Energy & Environment

Are Houston’s Sinking Suburbs Suffering Worse Flooding?

After the flooding last month in Houston, a local geologist noticed something that looked suspicious: some of the areas of Houston hit hardest were also areas where the land is sinking. The sinking is called “subsidence”. But there’s a debate over whether it’s actually making flooding worse.

Top map shows worse subsidence in blue since the 1990s. Bottom map shows it moving northeast in 2011.
Top map shows worse subsidence in blue since the 1990s. Bottom map shows it moving northeast in 2011.

What made last month’s flooding, especially in north Harris County, so bad?

Simple: a whole lot of rain says Mike Talbott, executive director of the Harris County Flood Control District.

“It has a lot to do with this phenomenal rainfall … people don’t want to talk about the rainfall,” Talbott tells News 88.7.

But people are talking about how other factors, besides the massive rainfall, may have made things worse. And one those people is a professor of geology at the University of Houston, Shuhab Khan.

“It’s making it worse,” says Khan.

What Professor Khan believes is making flooding worse in certain neighborhoods is a geological condition Houston and many cities suffer from and have for decades:  subsidence. It’s where many acres of ground sink.

Historically in Harris County, subsidence has been worse in areas where over the decades, groundwater and oil and gas have been sucked out from under the ground, causing the land to sink by fractions of an inch a year, in some places by feet over many years.

Could it be that today, the ground that homes are built on is sinking in different places than it did decades ago and thus, could this make flooding worse in places where people say, “It never flooded like this before.”

When Professor Khan looked at maps showing where last month’s flooding damaged the most homes, those maps looked eerily similar to ones he’d drawn as part of a study two years ago, maps showing where subsidence was happening in Harris County.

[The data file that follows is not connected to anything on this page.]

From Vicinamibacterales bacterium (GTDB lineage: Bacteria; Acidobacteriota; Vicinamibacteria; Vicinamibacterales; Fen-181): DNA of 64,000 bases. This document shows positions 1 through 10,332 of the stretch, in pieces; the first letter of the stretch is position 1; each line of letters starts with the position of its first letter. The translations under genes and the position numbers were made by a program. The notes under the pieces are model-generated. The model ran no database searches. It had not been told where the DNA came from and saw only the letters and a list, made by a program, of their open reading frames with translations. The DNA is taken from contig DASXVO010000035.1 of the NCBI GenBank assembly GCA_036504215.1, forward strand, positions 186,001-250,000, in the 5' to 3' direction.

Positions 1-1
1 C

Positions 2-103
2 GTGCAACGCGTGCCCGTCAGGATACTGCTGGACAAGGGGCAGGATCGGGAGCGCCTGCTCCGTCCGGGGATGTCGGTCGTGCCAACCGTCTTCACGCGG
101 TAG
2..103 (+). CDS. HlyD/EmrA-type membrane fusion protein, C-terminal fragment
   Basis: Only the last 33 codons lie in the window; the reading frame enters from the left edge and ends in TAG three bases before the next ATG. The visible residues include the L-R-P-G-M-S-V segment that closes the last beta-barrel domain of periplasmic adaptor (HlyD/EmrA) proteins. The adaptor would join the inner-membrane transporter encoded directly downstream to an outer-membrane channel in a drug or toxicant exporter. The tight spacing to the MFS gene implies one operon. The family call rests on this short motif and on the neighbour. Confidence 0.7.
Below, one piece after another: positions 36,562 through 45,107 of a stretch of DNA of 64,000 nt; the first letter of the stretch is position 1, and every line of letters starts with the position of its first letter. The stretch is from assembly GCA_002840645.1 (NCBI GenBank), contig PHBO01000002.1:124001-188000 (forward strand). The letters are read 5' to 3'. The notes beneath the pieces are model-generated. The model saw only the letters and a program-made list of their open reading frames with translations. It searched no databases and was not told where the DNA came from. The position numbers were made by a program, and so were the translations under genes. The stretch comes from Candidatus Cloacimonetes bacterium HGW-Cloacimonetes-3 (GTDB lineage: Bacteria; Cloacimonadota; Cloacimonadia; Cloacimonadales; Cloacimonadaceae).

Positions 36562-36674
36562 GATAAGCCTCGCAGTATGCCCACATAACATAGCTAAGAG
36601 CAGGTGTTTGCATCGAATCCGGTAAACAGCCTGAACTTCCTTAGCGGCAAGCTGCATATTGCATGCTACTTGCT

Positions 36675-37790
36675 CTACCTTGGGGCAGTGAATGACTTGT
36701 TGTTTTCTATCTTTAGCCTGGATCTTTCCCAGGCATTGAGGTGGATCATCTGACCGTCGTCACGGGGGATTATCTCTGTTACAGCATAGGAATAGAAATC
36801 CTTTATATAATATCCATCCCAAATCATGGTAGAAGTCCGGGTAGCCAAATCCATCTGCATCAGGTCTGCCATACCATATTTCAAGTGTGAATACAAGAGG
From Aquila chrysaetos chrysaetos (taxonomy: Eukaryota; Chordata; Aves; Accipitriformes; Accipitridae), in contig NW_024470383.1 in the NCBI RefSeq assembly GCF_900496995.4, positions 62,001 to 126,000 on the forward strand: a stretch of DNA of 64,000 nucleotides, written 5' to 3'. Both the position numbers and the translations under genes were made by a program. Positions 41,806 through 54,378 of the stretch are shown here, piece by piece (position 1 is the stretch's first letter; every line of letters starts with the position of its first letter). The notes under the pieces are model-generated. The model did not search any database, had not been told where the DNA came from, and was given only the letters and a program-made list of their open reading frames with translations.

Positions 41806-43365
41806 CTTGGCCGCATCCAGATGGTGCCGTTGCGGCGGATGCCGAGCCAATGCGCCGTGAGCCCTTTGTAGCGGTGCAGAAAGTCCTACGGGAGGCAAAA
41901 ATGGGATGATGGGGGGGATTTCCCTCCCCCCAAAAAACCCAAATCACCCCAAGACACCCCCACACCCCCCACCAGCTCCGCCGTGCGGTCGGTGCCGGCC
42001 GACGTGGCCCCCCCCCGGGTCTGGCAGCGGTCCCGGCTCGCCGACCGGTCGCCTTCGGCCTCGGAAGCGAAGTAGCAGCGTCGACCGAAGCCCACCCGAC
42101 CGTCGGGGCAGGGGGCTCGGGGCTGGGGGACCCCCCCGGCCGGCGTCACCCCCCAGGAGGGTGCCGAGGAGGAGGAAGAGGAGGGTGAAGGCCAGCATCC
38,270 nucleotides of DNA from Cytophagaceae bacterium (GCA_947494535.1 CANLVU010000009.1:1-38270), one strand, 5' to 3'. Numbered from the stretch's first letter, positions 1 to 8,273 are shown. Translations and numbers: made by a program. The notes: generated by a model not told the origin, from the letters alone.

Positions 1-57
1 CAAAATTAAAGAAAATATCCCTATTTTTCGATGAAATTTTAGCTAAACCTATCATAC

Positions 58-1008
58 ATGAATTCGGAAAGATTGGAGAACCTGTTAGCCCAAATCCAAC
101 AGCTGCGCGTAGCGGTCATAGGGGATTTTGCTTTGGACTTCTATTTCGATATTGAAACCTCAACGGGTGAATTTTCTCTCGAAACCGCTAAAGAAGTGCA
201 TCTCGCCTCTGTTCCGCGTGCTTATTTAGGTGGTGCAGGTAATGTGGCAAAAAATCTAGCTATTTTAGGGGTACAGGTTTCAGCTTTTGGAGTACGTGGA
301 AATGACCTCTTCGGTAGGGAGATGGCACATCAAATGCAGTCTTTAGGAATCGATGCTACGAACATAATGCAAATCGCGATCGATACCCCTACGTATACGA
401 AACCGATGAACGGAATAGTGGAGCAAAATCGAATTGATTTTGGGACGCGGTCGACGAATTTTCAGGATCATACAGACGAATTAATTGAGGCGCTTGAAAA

“Those are the areas that are areas that are subsiding very rapidly. North and northwest. It used to be Jersey Village. (Now) it’s moving northeastwards, north and northeast these days. But it is the same area where the flooding was,” Khan tells News 88.7.

Khan says one subsidence zone is drifting northeast towards the Woodlands and seems to be affected by fault lines that traverse the area. Khan is not saying that subsidence alone is why there’s flooding.

“Of course there would be flooding. But maybe not huge,” says Khan.

At the Flood Control District, Mike Talbott does not agree.

“It’s not subsidence,” Talbott told us. “It didn’t have any role in this event, it really was about the rainfall. This was phenomenal rainfall that caused some phenomenal flooding. “

Pink shows areas of major flooding April 18th
Pink shows areas of major flooding April 18th

Talbott doesn’t deny subsidence exists. He says the county has been studying it for decades.

“Thirty years ago we got ahead of the curve and went ahead and did a major joint study with a bunch of agencies to understand the phenomenon,” says Talbott.

Talbott says from those studies they learned that where subsidence is occurring in Houston’s northern suburbs, it’s not like a bowl where if your house is at the bottom you’ll be flooded worse.

Instead, he says the sinkage occurs over such a wide area of many square miles that it does not significantly change the depth of the flooding, nor he says will it slow down the flow of creeks in those areas.

“Cypress Creek, the subsidence actually is along the creek, the headwaters subsided nearly the same rate as mouth of the stream so the floodplains would move with the land. You wouldn’t have a change in the flow carrying capacity of the system,” Talbott tells News 88.7.

Put another way, Talbott is saying that even though the northwest suburbs may have sunk a few feet, they’ll still drain just as fast. He says that’s because those suburbs are still about a hundred feet higher than where the water is headed, which is the Houston Ship Channel near downtown.

“The stream just wouldn’t recognize that slight of a change in its slope to really affect the flooding in those areas. It’s a very weak relationship between subsidence and flooding for this region,” Talbott says.

It is a complicated geological occurrence that has a long history of debate, a debate renewed when homes flood and people want to know why.

 

1995 Harris County Subsidence Study

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Dave Fehling

Dave Fehling

Director of News and Public Affairs

As Director of News and Public Affairs, Dave Fehling manages the radio news operation at Houston's NPR station. Previously, he was a reporter at the station, covering the oil & gas industry and its impact on the environment. He won top state honors for in-depth and investigative reporting as well...

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